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Re- Canker Sores
May 28, 2010

Hello Dr, this is in regards to the earlier question you have replied to for me. I was just wondering if PEP of combivir and keletra could suppress virus for longer than 6 months I did not mention in my post that I took it 5 hrs post exposure. I have heard of the health care worker that have taken longer than 6 months but were positive by 12. What factors does one need to take in to account to consider himself negative conclusively(ie how long to test post exposure). Is it at all possible to have HIV and never make antibodies like I have read is sometimes possible with Hepatitis C?

Finally how did I get Herpes Simplex and the Canker sores if I used to get them before I started having sex.

Thank you in advance, the work you do truly does matter and I don't know if medical professionals believe in god but I am sure he will reward you.

The reason I ask so many questions is that I know different places have different guidelines 6 weeks with antigen duo in Australia, 3 months in others, 6 months in others. Different countries I'm sure set different standards because of bureaucratic reason. My life however is isn't a policy and I cannot approach it as that I have to approach it with the best care possible in order for me to be happy. I need your help in short.

Response from Dr. McGowan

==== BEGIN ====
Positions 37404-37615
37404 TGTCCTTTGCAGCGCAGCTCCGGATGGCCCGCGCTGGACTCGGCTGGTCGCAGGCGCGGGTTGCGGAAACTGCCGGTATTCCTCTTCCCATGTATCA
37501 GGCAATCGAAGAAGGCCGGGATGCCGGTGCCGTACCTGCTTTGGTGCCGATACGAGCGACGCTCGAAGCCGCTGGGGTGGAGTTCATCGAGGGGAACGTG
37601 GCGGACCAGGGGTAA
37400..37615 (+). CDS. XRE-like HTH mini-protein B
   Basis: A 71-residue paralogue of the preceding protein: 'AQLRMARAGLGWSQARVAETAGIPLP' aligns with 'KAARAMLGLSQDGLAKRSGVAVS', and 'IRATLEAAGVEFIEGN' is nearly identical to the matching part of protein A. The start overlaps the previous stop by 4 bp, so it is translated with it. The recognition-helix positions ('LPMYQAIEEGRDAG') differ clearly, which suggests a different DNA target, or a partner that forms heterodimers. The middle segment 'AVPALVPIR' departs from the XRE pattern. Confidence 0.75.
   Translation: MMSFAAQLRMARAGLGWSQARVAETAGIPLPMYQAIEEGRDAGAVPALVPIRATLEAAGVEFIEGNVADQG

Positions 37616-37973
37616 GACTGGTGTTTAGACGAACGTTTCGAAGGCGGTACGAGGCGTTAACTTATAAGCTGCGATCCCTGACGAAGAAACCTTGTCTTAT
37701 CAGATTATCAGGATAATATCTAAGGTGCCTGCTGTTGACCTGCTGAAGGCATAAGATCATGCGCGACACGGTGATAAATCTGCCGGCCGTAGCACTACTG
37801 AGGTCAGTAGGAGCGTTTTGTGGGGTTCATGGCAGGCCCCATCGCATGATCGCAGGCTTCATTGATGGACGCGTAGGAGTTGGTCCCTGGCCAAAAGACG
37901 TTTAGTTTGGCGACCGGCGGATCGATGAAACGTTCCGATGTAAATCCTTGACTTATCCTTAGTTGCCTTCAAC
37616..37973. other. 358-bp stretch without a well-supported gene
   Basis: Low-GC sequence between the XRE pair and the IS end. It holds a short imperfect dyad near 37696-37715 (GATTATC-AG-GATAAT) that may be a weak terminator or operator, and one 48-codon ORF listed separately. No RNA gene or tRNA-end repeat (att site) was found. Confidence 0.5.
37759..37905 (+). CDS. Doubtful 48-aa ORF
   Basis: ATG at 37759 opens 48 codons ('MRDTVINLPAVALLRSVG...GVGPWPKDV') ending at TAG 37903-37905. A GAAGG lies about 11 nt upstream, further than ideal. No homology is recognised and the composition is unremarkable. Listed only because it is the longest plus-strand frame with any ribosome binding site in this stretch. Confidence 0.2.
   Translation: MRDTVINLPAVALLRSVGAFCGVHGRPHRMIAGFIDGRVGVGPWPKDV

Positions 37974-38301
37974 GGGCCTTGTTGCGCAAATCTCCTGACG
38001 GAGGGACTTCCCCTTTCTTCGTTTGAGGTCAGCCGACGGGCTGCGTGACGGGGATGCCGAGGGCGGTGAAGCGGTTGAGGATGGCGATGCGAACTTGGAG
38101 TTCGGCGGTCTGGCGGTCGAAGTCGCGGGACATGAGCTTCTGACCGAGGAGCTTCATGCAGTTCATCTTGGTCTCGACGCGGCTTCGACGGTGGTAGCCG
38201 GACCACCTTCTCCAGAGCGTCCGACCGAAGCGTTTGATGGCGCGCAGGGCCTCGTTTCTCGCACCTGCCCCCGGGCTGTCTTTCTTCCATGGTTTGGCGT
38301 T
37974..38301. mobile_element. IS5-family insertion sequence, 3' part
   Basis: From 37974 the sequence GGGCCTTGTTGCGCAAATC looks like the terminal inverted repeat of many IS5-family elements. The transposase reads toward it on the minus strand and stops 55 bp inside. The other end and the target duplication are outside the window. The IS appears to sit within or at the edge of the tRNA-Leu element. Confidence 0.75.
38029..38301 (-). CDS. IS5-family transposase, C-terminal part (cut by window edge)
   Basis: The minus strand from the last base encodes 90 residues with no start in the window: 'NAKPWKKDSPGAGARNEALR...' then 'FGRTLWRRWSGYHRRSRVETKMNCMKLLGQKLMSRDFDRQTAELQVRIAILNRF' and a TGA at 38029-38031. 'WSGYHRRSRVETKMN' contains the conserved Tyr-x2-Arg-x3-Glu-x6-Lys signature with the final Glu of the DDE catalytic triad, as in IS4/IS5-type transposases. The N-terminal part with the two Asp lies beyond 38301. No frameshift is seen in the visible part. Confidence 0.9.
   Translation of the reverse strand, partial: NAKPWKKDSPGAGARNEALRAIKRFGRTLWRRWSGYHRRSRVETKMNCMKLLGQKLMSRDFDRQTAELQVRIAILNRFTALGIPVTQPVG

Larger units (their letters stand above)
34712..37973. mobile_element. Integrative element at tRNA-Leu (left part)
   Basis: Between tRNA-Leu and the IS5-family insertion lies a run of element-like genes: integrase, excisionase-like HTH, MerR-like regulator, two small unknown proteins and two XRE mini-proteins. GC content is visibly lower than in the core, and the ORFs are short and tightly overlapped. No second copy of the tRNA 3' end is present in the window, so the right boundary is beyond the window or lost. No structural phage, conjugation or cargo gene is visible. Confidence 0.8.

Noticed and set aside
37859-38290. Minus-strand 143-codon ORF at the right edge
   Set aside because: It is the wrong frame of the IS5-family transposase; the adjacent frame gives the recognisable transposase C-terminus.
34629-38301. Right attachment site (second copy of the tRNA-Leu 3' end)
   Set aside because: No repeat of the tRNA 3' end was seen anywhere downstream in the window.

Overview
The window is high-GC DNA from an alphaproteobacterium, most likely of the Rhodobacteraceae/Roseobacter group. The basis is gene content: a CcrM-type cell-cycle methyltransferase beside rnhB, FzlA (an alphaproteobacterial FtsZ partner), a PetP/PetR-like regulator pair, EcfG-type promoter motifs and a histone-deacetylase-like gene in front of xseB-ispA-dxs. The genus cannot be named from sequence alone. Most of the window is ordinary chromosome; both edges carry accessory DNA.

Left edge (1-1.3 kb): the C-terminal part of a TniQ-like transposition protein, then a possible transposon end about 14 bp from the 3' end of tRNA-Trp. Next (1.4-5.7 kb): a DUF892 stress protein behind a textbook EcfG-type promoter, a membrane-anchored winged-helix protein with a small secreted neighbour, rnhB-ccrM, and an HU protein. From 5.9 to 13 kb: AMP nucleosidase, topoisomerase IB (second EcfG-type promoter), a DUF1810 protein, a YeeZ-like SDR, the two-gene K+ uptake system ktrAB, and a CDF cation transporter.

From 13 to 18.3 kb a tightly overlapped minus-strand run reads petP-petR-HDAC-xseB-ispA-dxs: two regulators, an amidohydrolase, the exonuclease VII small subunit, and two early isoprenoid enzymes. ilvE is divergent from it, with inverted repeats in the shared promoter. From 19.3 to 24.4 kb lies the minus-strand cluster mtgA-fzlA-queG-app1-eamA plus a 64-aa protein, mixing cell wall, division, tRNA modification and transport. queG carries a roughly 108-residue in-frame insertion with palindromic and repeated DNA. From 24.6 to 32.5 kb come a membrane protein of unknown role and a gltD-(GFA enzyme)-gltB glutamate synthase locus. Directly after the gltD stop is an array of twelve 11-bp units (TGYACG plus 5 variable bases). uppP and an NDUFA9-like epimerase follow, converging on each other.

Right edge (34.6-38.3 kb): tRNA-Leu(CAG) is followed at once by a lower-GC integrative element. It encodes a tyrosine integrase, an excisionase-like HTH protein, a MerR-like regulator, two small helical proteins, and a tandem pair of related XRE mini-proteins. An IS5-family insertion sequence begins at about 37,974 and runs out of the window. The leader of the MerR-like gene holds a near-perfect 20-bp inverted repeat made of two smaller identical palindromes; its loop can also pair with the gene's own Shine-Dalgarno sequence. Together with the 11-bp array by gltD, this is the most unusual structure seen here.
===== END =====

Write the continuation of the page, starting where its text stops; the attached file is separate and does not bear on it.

Thanks for your post, and I understand your apprehension.

99% of people who test positive for HIV will do so by 3 months. Many people feel that this can be the final test. The CDC in the US and New York State (where I practice) recommend a final test at 6 months in case there is a delayed conversion. The very rare delayed cases you have described had been seen (2 out of 3) when hepatitis C had also been spread at the same time. This can be tested for separately.

The lack of antibody in some people with hepatitis C and HIV dual infection is likely due to the fact that they have had HIV first, had a weakened immune response and failed to make an antibody to hep C since they already had low CD4 counts. This would not be the case with a new infection with HIV since the immune system is working normally at the time of exposure.

The herpes that causes canker sores comes from person to person contact, but not necessarily sexual contact. A parent can spread it to a child or a sibling, etc. Kids can spread it through rough and tumble play, etc.

Best, Joe



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